Keith Cymry, |
Hope in a Nutshell
Keith Cymry can rest assured that he has written a pretty impressive novel because he managed to impress me despite the fact that his worldview could not be more opposite than my own. Hope in a Nutshell is described on the cover as an "underground novel," which means, just as I suspected, it is a novel borne of a counter-culture mindset seemingly imported from the 1960s. Fortunately, though, there is much more to this story than a litany of attacks against most of the things I hold dear.
Much in the same vein of a trickster god, Cymry critiques modern society with a sort of impishness that keeps the story lively and fun no matter what is happening. This is clear from the very start as he dives into a philosophical, allegorical discussion of the walnut, which actually manages to set the tone for the story to follow. It's all about finding and cultivating hope in even the worst of situations -- and the importance of always questioning authority and refusing to conform for conformity's sake.
The book's main character, Uriah Freestone (Stoney), is certainly a nonconformist, a modern vagabond who quit school because of a dress code, embraced drug use at a young age, went on to become an honors student-athlete who studied ancient languages at Cardiff, spent some time writing tunes for a gypsy blues band and is now hitchhiking across the country with an extraordinary raven. When Mary Beth Donovan gives him a ride one fateful night, she could never have dreamed this man would some day become a wanted terrorist who would revolutionize the entire world with technology gleaned from a walnut shell. She is actually the key to the whole adventure, though, for she is the one chosen to receive the extraordinary nut -- and the mystifying Mayan medallion it contains. The unique artifact is a gift from the god Cernunnos who, along with Danu, Buddha, the Hindu Triumvirate and several other gods, is challenging the authority of the Yahweh/Jesus/Lucifer/Allah alliance in the City of Forever. Billions of souls hang in the balance as Stoney and Mary Beth attempt to understand and utilize the extraordinary gifts the medallion and its walnut housing offer. With gods meddling in human affairs, industrialists anxious to get their hands on the mysterious medallion and the government eventually targeting Stoney as a terrorist using drug money to finance a dangerous new technology, things get pretty complicated pretty quickly. Oh, there's also a deadly plague threatening to wipe out a good portion of humanity.
The more I write, the more I realize how impossible it is to give anything resembling a decent description of this story. The gist of it, though, is the fact that Stoney is deemed a terrorist for the breakthrough technology he develops using the secrets of the encoded walnut, especially after he sells it to the Russians. Its purpose is to provide abundant energy for very low cost to the entire world, but the government and many an industrialist label it a weapon of mass destruction. How does all this end? Somewhat anti-climactically, actually -- and not without a few loose ends still blowing in the breeze. At its heart, though, this book represents a unique journey toward spiritual enlightenment, and the journey is more informative and certainly more entertaining than the final destination.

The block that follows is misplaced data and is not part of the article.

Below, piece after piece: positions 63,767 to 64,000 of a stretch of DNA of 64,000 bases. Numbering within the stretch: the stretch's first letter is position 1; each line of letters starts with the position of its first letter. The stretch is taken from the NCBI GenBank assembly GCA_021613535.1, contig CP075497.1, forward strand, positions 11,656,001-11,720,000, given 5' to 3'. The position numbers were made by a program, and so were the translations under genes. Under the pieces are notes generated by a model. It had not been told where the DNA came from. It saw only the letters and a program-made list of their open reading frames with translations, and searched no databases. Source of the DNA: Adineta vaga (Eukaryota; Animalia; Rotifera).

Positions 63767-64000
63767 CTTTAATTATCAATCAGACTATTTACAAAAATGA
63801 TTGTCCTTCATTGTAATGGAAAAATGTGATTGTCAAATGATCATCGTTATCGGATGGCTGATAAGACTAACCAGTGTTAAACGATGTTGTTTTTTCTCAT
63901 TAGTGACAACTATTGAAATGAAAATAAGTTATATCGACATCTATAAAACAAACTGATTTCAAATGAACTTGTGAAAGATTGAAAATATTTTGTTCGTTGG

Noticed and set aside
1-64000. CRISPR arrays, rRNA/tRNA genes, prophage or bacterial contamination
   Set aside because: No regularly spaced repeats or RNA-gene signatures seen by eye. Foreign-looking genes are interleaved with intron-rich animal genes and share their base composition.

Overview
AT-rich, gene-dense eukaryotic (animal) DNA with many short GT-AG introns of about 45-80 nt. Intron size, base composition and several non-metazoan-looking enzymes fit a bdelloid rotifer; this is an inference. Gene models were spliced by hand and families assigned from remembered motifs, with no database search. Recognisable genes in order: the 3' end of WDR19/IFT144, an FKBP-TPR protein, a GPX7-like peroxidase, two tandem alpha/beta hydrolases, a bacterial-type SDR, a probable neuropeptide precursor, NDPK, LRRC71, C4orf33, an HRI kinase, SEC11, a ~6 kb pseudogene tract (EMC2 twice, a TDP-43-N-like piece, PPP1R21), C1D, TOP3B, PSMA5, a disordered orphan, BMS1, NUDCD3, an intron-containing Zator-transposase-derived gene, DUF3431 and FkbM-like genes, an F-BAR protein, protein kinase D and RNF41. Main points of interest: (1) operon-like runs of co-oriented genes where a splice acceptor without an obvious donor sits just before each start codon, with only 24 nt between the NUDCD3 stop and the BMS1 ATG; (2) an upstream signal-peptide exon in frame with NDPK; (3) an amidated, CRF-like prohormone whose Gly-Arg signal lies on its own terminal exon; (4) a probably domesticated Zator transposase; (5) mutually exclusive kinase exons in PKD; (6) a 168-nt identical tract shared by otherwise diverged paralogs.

The author does like to interject his own personal opinions into the story. That's OK, normally, but his use of a self-proclaimed intrusive narrator gets a little tiring after a while. He is all too eager to poke fun at political conservatives, big business and every major form of religion on Earth. I disagree with him on virtually every count, but that's OK, too -- it's certainly his prerogative, after all. I do think he goes overboard at times and does more harm than good to his own message. His idea of freedom seems to include the right to grow, use, transport and sell marijuana, for example. He compares modern America to the Soviet Union in its heyday, even going so far as to attack the Constitution as an instrument for endorsing slavery in the form of jail time for lawbreakers. Worst of all, though, he says Americans are defined by their own ignorance. Now, where I come from, calling the good folks of the U.S. of A. ignorant isn't going to win you any friends. It is regrettable that Cymry sometimes takes the Moveon.org Highway because such brash tactics tend to diminish some of the arguments and social critiques he proves himself well equipped to address constructively.
As I said, though, I still found Hope in a Nutshell to be an impressive novel, one that is filled to the brim with powerful ideas and satirical juggernauts. The fact that I'm a staunch conservative saying this just goes to show that Cymry's literary eloquence is quite capable of bridging the largest of political and social divides among readers. This novel is a rare mix of science fiction/fantasy, allegory, politics and philosophy, and I would certainly recommend it to anyone of an intellectual bent who enjoys being challenged while being entertained.
by Daniel Jolley